Man-made hydrogen is made through methane reforming, a process in which hot tubes heat the methane gas and steam in the presence of a catalyst to create pure hydrogen. This is the cheapest way to make hydrogen available today because you can make lots of it at a time. The disadvantage is that you have to burn a lot of energy and it’s all fossil fuel based. The other alternative is to split water molecules using electrolysis, with electricity sourced from renewable energy. To problem is that both fuel cells and electrolysis machines require expensive catalysts based on noble metals like palladium or platinum.

“In the hydrogen evolution reaction, the whole game is coming up with inexpensive alternatives to platinum and the other noble metals,” says Song Jin, a professor of chemistry at the University of Wisconsin-Madison.

Jin’s team was experimenting with iron pyrite and other inexpensive, abundant materials for energy transformation for quite a while. They struck gold when they eventually replaced the iron with cobalt. To the cobalt pyrite they added phosphorus resulting in a new material that’s been found to be highly effective as a catalyst. According to Jin, it’s the best non-noble metal catalyst and almost on par with platinum, but while platinum is traded with almost $1000 per ounce the cobalt catalyst is dirt cheap. What’s more, the catalyst also works as a photocatalyst, meaning it can kick start a reaction using energy provided by the sun directly, as reported in Nature Materials.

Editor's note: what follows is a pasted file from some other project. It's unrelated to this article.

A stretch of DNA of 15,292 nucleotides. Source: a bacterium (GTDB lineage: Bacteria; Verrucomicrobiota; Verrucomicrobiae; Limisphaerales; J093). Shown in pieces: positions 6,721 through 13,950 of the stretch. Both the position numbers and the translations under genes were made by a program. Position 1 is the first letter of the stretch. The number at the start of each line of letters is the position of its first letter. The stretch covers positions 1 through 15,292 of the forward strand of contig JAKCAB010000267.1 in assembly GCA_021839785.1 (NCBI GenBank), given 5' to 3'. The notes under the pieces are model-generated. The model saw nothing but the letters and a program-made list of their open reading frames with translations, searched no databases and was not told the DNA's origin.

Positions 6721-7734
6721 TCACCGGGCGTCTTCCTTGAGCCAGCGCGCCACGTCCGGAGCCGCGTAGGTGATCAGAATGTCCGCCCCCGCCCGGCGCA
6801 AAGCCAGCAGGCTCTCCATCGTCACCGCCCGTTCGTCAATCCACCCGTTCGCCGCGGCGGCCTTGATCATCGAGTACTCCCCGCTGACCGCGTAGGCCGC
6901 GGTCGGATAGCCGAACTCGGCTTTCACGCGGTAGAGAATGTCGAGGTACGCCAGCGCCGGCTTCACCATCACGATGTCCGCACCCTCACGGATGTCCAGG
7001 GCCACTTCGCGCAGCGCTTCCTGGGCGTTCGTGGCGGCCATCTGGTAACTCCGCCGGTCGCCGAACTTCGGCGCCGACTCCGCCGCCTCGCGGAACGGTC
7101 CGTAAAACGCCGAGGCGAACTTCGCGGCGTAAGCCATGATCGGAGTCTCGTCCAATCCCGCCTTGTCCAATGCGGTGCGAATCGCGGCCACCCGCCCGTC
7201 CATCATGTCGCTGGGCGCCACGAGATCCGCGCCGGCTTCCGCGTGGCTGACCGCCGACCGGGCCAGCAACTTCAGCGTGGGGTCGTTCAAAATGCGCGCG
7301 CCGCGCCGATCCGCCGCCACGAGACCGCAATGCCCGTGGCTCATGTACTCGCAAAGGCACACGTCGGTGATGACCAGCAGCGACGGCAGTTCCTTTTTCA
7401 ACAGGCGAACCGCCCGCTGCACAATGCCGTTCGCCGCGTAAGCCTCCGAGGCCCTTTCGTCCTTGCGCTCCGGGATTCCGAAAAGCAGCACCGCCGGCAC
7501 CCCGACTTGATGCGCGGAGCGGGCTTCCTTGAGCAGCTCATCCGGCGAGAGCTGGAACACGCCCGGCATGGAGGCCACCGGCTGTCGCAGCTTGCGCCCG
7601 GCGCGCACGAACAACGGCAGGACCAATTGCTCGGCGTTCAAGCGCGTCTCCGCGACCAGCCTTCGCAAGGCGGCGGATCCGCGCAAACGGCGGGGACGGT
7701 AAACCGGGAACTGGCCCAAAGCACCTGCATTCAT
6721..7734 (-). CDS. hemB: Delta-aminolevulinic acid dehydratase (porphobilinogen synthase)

Of course, platinum electrolyzers are still the most efficient. For the same money, however, you could build more stacks based on the cobalt catalyst and effectively generate more hydrogen or energy for the same unit price. “One needs to consider the cost of the catalyst compared to the whole system. There’s always a tradeoff: If you want to build the best electrolyzer, you still want to use platinum. If you are able to sacrifice a bit of performance and are more concerned about the cost and scalability, you may use this new cobalt catalyst,” Jin says.

The UWM researchers have already filed for a patent and if the findings can be transferred from the lab into the real world, it could prove quite exciting.

Astronomers discover huge hydrogen cloud around exoplanet

Astronomers using the Hubble telescope have identified a warm Neptune-sized planet that is “bleeding” a huge hydrogen cloud – thus increasing the odds of finding liquid oceans on gas giants.

The Orion Nebula, where the planet “resides”

This phenomenon has been observed before, but at a much smaller scale – it’s the first time it’s been studied at such an amplitude. The cloud of hydrogen has been dubbed as “The Behemoth” bleeding; it’s evaporating from the planet due to extreme radiation, but even with this immense emission, the planet itself is not threatened.

“This cloud is very spectacular, though the evaporation rate does not threaten the planet right now,” said the study’s leader, David Ehrenreich from the Observatory of the University of Geneva in Switzerland. “But we know that in the past, the star, which is a faint red dwarf, was more active. This means that the planet evaporated faster during its first billion years of existence. Overall, we estimate that it may have lost up to 10 per cent of its atmosphere,” said Ehrenreich.